I did some clearing at my future house lot in Randolph this winter and took this photo of Kings Ravine this afternoon. Generally Kings Ravine is a good indication of north facing slope snow pack. While heading home I saw a few hikers just getting out of the woods. They said the Mt Crescent Range still has consistent snow.
I still have a few more big trees to come down and some I wish I could take down on the neighbor's to the south lot but it has definitely opened up the view. Adams is center frame with Madison to the left. The "seven" formation is the diagonal wide snow field to the right of Adams. That snow field is last patch of snow typically visible on the north slope of the northern presis.

When I first moved up north, an old timer told me not to plant the tomatoes until the seven was gone. With the general warming of the climate I plant earlier but with the recent run of cold rainy weather, the tomatoes are staying indoors on the windowsill for several more weeks.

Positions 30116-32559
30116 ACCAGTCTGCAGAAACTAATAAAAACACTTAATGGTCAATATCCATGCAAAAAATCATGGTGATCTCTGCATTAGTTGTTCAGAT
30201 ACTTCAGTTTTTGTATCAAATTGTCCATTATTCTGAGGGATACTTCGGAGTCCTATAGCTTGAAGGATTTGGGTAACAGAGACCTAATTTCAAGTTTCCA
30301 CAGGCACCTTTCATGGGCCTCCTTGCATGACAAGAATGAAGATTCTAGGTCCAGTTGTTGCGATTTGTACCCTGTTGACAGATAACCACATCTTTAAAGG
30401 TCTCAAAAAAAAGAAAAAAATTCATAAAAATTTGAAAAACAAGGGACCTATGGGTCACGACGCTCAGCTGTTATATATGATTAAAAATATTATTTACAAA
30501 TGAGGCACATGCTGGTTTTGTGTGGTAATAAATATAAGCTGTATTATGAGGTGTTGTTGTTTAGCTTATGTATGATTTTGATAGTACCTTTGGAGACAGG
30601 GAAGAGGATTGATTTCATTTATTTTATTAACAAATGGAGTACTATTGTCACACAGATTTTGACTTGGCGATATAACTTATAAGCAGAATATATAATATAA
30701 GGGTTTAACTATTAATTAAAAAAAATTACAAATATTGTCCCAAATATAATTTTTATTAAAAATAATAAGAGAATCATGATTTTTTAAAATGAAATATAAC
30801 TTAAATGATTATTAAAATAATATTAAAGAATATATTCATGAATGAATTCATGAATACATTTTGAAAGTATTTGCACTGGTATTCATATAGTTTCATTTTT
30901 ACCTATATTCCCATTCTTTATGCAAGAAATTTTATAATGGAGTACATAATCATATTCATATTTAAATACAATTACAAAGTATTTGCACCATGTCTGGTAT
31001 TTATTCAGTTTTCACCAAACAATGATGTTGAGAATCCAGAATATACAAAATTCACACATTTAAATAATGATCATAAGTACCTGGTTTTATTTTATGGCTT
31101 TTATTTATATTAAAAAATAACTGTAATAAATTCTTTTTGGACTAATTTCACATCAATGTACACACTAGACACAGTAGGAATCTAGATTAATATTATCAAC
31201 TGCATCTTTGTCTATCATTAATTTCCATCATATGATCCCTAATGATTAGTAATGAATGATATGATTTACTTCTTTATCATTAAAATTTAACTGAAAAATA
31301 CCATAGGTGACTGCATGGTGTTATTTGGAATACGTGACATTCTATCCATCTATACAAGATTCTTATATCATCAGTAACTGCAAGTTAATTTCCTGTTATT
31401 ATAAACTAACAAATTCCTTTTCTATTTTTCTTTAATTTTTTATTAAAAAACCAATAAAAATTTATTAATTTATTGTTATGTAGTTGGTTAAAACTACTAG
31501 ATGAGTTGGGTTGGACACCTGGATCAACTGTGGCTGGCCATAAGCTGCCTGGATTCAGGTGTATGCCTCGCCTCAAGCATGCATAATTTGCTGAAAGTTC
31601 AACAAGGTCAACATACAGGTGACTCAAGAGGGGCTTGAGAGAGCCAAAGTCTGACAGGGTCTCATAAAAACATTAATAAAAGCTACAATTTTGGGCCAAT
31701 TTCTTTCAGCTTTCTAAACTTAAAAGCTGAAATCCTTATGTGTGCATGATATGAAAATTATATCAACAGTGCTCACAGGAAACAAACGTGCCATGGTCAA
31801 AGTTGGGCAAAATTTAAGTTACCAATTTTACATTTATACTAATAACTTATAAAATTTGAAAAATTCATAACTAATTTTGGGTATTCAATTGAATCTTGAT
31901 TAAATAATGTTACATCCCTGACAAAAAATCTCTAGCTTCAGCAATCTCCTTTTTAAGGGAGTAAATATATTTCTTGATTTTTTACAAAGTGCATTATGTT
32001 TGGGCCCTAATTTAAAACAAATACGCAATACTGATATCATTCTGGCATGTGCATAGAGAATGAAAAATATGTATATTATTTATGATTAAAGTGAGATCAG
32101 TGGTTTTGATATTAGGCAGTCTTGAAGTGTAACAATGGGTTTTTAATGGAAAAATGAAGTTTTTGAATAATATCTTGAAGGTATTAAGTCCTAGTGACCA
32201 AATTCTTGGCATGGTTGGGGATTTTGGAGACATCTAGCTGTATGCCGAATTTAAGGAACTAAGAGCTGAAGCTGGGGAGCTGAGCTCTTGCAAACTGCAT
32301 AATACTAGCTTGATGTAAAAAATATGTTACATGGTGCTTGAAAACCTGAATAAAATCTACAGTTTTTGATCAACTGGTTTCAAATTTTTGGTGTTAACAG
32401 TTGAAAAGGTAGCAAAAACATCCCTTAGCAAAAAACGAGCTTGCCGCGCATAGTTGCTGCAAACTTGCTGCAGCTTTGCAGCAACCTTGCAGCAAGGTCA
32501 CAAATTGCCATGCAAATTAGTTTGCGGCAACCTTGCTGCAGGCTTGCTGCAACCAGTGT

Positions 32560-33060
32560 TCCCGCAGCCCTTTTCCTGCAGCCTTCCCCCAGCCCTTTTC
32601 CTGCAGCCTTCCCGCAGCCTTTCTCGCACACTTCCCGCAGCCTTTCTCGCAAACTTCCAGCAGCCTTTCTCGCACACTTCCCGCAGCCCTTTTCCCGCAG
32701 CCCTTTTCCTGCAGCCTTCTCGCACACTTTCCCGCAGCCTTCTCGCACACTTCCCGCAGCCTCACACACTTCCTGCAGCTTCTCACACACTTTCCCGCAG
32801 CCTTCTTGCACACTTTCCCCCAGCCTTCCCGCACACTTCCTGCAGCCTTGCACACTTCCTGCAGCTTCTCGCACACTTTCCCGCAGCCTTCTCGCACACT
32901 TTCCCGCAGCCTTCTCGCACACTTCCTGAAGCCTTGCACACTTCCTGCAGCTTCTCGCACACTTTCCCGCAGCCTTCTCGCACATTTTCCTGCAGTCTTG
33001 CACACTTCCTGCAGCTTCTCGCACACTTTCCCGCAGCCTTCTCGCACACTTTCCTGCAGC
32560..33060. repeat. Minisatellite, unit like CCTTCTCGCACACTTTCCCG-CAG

The RMC Great Gully follows much of the vertical path of the seven. The upper horizontal part is a corniced snow field. Its particularly noticeable along the "strip" between Berlin and Gorham. Some years it hangs around for a few weeks before warm temps slowly burn melt it away.

I generally recommend people staying in the area to take a drive on US Route 2 near the summer solstice (Jun 21st). The sun is setting well north of west and the upper Connecticut river valley happen to align somewhat with the angle of the sun as its setting. This acts almost like big spotlight the lights up the ravines on the westerly and northern faces of Jefferson, Adams and Madison. Its rare sight that many have never noticed as normally those ravines are in the shadows. In the case of the Great Gully trail, the sun just never gets in there to melt the snow due to its steepness and orientation, so it has to wait to melt out with warm temps that happen to line up with a good time of year to plant tomatoes. Thus the local warning to never plant tomatoes until the "seven" is gone. (I personally risk doom and keep a few 5 gallon buckets around to cover them if there is cold night prior to the seven melting :) )